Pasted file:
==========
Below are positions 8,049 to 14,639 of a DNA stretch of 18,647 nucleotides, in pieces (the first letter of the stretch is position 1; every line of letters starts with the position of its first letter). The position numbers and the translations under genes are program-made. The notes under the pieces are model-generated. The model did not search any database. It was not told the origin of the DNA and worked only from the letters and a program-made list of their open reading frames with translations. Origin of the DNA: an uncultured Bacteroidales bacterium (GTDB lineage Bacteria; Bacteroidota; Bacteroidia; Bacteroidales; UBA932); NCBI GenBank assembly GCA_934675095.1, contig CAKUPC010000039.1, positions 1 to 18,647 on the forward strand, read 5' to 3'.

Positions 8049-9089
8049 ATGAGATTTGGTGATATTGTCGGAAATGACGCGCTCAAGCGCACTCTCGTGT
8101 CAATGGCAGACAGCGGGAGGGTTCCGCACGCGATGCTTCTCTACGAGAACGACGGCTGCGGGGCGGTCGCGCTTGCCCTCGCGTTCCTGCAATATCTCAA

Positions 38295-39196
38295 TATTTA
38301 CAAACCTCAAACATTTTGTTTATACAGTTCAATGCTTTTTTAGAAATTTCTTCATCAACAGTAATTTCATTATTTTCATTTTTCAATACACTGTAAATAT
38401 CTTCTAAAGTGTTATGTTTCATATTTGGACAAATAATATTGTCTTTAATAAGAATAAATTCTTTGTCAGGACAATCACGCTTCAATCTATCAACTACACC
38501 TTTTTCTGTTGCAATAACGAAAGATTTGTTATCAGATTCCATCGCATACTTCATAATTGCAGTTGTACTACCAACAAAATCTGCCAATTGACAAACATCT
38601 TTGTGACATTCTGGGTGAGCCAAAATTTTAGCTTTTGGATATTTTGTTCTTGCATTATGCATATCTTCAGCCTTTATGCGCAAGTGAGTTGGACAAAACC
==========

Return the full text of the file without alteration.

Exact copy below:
Below are positions 8,049 to 14,639 of a DNA stretch of 18,647 nucleotides, in pieces (the first letter of the stretch is position 1; every line of letters starts with the position of its first letter). The position numbers and the translations under genes are program-made. The notes under the pieces are model-generated. The model did not search any database. It was not told the origin of the DNA and worked only from the letters and a program-made list of their open reading frames with translations. Origin of the DNA: an uncultured Bacteroidales bacterium (GTDB lineage Bacteria; Bacteroidota; Bacteroidia; Bacteroidales; UBA932); NCBI GenBank assembly GCA_934675095.1, contig CAKUPC010000039.1, positions 1 to 18,647 on the forward strand, read 5' to 3'.

Positions 8049-9089
8049 ATGAGATTTGGTGATATTGTCGGAAATGACGCGCTCAAGCGCACTCTCGTGT
8101 CAATGGCAGACAGCGGGAGGGTTCCGCACGCGATGCTTCTCTACGAGAACGACGGCTGCGGGGCGGTCGCGCTTGCCCTCGCGTTCCTGCAATATCTCAA

Positions 38295-39196
38295 TATTTA
38301 CAAACCTCAAACATTTTGTTTATACAGTTCAATGCTTTTTTAGAAATTTCTTCATCAACAGTAATTTCATTATTTTCATTTTTCAATACACTGTAAATAT
38401 CTTCTAAAGTGTTATGTTTCATATTTGGACAAATAATATTGTCTTTAATAAGAATAAATTCTTTGTCAGGACAATCACGCTTCAATCTATCAACTACACC
38501 TTTTTCTGTTGCAATAACGAAAGATTTGTTATCAGATTCCATCGCATACTTCATAATTGCAGTTGTACTACCAACAAAATCTGCCAATTGACAAACATCT
38601 TTGTGACATTCTGGGTGAGCCAAAATTTTAGCTTTTGGATATTTTGTTCTTGCATTATGCATATCTTCAGCCTTTATGCGCAAGTGAGTTGGACAAAACC